Be honest. We’ve all been in a situation where we know that something isn’t what it should be, but have reassured ourselves that it’s someone else’s responsibility. This might be something small, like an electric cable that someone could trip on. But in extreme cases this attitude can lead to the situation that we saw in Mid Staffs.

So how do we stop this? In England, a major part of the approach has been to mandate the duty of candour, making it a legal duty for NHS staff to report when treatment or care has caused death or serious injury. So if you see something wrong and don’t report it, you can be held to account. This will (hopefully) ensure that staff won’t ignore problems that aren’t theirs, stopping those problems before they become bigger or more widespread.

In Wales there’s a different approach run by 1000 Lives Improvement. They invited us to Cardiff a few weeks ago to see an overview of their Improving Quality Together programme (IQT), in which staff are encouraged to accept responsibility, but not forced. There are three levels to work towards.

The programme starts with an online training course which helps people learn what good quality looks like, and that everyone is responsible for improving quality, from the new starter in their first job, through to the chief exec. Complete this course and you’ll attain the bronze level of IQT.

The eventual aim is for 100% of Welsh NHS staff to achieve this (currently around 10%), and for thinking about Quality Improvement (QI) to become natural. Progress has even been made with those Welsh universities offering medical training so that QI will be taught throughout the course, to instil QI thinking right from the off.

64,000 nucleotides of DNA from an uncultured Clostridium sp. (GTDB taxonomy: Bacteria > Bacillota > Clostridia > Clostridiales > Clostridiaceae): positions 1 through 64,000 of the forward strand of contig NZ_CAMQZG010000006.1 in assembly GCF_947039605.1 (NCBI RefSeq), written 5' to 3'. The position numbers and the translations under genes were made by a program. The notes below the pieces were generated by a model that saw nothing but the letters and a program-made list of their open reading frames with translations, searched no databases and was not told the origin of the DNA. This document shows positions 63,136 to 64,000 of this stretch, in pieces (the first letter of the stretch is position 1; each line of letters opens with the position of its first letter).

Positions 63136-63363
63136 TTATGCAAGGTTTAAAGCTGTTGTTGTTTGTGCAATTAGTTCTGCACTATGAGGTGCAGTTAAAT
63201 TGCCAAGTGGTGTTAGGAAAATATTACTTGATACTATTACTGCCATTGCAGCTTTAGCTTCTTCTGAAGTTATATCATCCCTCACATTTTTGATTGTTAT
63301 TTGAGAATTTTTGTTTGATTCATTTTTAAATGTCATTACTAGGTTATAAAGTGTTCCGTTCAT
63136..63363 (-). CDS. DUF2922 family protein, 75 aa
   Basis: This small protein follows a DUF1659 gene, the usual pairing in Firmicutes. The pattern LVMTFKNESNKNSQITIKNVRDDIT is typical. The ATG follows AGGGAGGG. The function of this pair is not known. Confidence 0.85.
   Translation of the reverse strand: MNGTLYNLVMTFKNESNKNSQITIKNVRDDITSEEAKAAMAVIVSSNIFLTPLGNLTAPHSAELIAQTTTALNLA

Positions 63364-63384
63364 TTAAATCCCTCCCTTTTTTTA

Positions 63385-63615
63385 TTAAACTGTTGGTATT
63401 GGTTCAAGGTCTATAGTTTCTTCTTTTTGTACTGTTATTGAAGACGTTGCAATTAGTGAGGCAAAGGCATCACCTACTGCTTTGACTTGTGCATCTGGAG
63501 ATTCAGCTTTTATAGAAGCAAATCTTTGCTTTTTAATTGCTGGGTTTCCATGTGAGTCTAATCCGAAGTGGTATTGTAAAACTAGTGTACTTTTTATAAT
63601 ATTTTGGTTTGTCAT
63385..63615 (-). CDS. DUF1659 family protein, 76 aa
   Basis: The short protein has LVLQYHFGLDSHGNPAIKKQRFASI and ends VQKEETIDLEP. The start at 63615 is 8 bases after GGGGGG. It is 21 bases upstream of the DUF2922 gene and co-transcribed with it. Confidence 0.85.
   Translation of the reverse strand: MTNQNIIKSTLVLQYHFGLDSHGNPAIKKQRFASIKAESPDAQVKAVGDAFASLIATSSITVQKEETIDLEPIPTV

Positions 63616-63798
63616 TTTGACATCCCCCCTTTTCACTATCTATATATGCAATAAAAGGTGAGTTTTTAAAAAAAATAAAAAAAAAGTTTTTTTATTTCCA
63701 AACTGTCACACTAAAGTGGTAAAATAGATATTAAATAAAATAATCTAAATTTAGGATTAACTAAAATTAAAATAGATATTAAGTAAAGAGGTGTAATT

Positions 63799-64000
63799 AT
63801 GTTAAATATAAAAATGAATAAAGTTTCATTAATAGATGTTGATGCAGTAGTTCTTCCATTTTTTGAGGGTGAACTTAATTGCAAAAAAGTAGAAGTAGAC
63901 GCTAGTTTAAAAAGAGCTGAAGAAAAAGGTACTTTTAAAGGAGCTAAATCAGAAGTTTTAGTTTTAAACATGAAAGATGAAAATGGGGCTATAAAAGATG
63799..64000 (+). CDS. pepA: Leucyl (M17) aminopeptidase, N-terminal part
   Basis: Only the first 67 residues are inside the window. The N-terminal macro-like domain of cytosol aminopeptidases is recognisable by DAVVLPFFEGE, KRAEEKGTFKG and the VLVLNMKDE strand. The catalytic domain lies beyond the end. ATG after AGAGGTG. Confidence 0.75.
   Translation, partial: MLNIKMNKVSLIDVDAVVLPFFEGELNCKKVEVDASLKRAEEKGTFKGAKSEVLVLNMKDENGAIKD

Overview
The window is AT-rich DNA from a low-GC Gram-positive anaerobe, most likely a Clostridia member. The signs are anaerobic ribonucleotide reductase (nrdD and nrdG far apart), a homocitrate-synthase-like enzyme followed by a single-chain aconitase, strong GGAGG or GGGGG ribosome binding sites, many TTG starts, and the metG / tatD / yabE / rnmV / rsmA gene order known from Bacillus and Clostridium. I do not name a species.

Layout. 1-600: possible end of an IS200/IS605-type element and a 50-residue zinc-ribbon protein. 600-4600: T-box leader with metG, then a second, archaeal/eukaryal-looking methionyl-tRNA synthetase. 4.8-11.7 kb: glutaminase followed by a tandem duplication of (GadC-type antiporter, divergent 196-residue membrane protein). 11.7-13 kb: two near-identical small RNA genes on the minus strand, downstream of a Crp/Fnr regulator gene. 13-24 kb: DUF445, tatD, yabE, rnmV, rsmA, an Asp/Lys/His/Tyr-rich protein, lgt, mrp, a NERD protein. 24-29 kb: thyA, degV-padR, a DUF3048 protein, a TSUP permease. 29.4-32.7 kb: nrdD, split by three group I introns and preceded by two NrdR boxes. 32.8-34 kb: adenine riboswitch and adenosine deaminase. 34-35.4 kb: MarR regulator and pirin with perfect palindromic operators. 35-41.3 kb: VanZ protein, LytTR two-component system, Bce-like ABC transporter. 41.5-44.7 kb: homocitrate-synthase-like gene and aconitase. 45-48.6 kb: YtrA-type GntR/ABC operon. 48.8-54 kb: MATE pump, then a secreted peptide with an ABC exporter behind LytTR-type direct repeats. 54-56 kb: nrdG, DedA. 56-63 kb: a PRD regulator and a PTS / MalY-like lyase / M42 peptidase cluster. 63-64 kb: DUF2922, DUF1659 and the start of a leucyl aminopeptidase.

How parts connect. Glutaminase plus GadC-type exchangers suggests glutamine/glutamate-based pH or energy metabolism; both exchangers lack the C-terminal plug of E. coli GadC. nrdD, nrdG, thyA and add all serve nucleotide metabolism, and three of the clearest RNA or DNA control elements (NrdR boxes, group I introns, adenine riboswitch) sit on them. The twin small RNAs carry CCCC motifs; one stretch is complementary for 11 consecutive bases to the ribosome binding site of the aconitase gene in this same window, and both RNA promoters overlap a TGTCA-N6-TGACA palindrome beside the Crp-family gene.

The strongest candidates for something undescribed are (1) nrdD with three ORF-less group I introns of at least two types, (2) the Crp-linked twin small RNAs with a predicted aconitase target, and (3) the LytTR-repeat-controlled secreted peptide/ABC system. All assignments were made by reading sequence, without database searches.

The aim then is for silver. For this you need to identify an area of your work which you can improve. This could be something about the way you work personally, or a change to the way your team, or even organisation, works that would improve the quality of the service provided (similar to our Innovating for Improvement programme, at an individual level).

There are already examples where these projects have made a difference, such as introducing daily board rounds to discuss the current pathway of each patient, to improving staff attendance at training events. And your attempt doesn’t necessarily need to be a success to achieve silver. As long as you’ve identified an issue, made a genuine attempt to improve it, and learned from the experience then you’ve done enough to prove that you’re thinking in the right way.

There is then the gold award for those few who are champions of QI, working not only to think about QI themselves, but also ensure that other members of staff are thinking about it too.

Finally, and crucially, there’s a focus on the board members, ensuring that they all complete at least the bronze training, and are discussing QI in all of their meetings.

Of course, while we saw much enthusiasm during the visit, this is set against a backdrop of austerity where staff are already being asked to do more, with pay awards that not what they once were. Improving Quality Together could be seen as an extra burden that staff won’t have time for. But where the programme is successful, staff won’t see QI as an addition to their role, rather as an everyday thought process that is a part of their job.

Whatever else, it’s pleasing to see an approach of inviting staff to improve their services, rather than demanding that they do so. I'm looking forward to seeing how the IQT programme gets on in Wales, building on the encouraging uptake that they're seeing already.

Adam is Senior Economics Fellow at the Health Foundation,